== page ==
We must build upon the traditional literacies of reading, writing, and mathematics. Students still must be able to take in information, assimilate it with what they already know, and form a conclusion. They must still be able to understand the physical and temporal phenomena expressed by modern mathematics and science. However, we must move them past simply assimilating and synthesizing information and towards interpretation and systematic decision making based on that information synthesis. New types of literacy might include:
Data literacy: the ability to read, analyze and apply information. Advanced data gathering and analytics tools will increase the quantity and quality of information available to people, and use contextual cues to help them in understanding what is presented to them. It will be incumbent on our students to know how to apply that information to their problem and to be able to discern accurate and useful information from that which is not.
Technological literacy: coding and engineering principles. Technologies have been created and used since the beginning of humankind, which is arguably one of the things that separate humans from their ancestors. Yet this new incarnation of technological literacy will enable our students to incorporate factual and procedural, process-oriented information into the physical tools and objects they design and build, thus creating a more “intelligent” products.
Human literacy: humanities, communication and design. Our ability and willingness to connect to fellow human beings through, and in spite of, our technologies will become increasingly important. Solving complex problems will not only require the rational theorems and postulates of our mathematical techniques, but the empathy that comes from being human, as we have yet to develop a computing technology with the human capacity to assimilate, interpret, and feel.
Finally, as we develop in our students these higher-order literacies based on digital tools and information, we must also move them towards higher-order mindsets and ways of thinking about and viewing the world. We must encourage them to embrace systems thinking, not necessarily the abstract mathematical representations of it, but the Gestaltist view that yields the ability to view an enterprise, machine or subject holistically, making connections between different functions in an integrative way. Entrepreneurship will become increasingly important, although not in the economic sense per se, but in the application of creative thinking to solve problems and take risks in implementing those solutions in our social institutions. Our students must also become culturally agile as physical, geographic borders become less and less relevant in an age of global commerce and the economic viability of singular customers. And we must encourage and challenge our students to embrace ambiguity as a fact of life and to employ critical thinking as much as possible. The habits of disciplined, rational analysis and judgment will serve them well in a world that increasingly relies on digital information and the accompanying networks to disseminate it.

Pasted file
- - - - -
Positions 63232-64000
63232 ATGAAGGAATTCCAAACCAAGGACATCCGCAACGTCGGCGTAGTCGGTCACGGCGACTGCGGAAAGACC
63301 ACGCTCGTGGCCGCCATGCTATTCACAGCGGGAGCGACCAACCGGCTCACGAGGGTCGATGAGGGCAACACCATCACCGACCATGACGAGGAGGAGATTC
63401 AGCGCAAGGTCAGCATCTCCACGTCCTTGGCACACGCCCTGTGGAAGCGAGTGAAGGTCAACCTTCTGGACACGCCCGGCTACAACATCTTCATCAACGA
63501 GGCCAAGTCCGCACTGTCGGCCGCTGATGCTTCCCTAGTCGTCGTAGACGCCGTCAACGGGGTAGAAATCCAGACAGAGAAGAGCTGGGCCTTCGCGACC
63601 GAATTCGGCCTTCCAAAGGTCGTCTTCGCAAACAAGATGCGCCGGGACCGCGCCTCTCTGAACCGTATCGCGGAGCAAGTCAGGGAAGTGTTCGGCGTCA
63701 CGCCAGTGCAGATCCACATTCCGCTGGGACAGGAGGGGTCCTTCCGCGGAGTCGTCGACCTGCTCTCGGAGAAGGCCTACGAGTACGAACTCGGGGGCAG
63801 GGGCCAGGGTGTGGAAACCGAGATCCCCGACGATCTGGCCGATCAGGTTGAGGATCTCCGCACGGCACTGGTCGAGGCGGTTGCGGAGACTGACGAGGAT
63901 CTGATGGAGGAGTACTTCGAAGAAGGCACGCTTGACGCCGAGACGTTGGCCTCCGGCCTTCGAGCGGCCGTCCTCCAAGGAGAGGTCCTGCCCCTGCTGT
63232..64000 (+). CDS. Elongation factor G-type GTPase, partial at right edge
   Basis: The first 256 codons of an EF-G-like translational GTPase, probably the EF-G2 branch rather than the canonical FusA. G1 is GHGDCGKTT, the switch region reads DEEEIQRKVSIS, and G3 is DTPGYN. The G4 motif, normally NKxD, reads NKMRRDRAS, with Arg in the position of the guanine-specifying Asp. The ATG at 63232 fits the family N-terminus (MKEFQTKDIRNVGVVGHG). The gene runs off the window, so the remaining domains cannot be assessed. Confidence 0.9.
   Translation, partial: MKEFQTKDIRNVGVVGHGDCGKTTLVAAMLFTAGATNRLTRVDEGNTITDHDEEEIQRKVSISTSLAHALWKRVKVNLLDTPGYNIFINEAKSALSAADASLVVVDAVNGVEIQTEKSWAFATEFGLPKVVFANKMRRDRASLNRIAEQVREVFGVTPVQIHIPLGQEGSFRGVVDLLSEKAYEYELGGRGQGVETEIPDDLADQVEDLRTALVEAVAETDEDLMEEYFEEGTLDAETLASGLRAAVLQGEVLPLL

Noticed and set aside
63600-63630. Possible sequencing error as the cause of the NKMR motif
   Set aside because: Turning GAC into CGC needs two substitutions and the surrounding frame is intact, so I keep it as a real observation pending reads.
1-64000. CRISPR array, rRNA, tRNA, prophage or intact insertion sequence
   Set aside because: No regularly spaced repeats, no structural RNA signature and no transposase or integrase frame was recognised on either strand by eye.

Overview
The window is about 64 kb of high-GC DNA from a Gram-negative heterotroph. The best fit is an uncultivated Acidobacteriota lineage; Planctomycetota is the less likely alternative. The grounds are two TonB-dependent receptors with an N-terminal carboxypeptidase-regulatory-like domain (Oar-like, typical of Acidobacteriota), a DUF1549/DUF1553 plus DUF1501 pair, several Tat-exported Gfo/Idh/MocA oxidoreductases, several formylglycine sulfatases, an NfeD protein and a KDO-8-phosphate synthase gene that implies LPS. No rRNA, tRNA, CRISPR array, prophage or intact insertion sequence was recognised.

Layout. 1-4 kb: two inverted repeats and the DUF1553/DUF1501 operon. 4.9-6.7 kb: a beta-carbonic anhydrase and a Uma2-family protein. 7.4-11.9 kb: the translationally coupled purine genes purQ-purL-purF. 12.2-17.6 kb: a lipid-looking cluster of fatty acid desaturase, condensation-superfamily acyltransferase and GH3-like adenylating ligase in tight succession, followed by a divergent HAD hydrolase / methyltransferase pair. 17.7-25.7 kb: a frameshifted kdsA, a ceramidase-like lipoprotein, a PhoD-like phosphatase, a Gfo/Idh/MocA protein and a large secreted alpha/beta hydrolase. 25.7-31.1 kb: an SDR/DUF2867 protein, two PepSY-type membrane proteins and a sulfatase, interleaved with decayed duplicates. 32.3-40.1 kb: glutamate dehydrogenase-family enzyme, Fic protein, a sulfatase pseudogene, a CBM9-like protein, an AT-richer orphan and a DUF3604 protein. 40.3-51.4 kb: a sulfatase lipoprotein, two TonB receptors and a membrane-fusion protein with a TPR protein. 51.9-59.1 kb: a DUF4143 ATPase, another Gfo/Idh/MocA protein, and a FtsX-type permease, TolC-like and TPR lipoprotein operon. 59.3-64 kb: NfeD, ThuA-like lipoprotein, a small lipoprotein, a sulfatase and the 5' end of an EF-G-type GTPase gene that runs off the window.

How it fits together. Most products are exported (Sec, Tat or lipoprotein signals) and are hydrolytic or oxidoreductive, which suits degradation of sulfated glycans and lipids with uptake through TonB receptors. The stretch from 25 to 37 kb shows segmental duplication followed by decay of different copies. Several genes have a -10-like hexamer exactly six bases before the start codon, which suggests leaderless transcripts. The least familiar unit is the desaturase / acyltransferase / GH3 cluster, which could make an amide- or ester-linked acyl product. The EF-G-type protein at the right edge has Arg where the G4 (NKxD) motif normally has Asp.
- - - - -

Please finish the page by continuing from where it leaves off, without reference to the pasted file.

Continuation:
The manufacturing sector and the education system that supports it cannot hide from these technological changes. It would be like trying to away from a tsunami: We will eventually be overtaken. As an educational community, we must embrace these changes, engage with the manufacturing sector, and adapt our respective curricula to meet the needs of a future and a transitioning workforce. By doing so, we can provide the manufacturing sector with the workforce it needs, and we can provide the manufacturing workforce pipeline some sense of stability in an otherwise rapidly advancing future.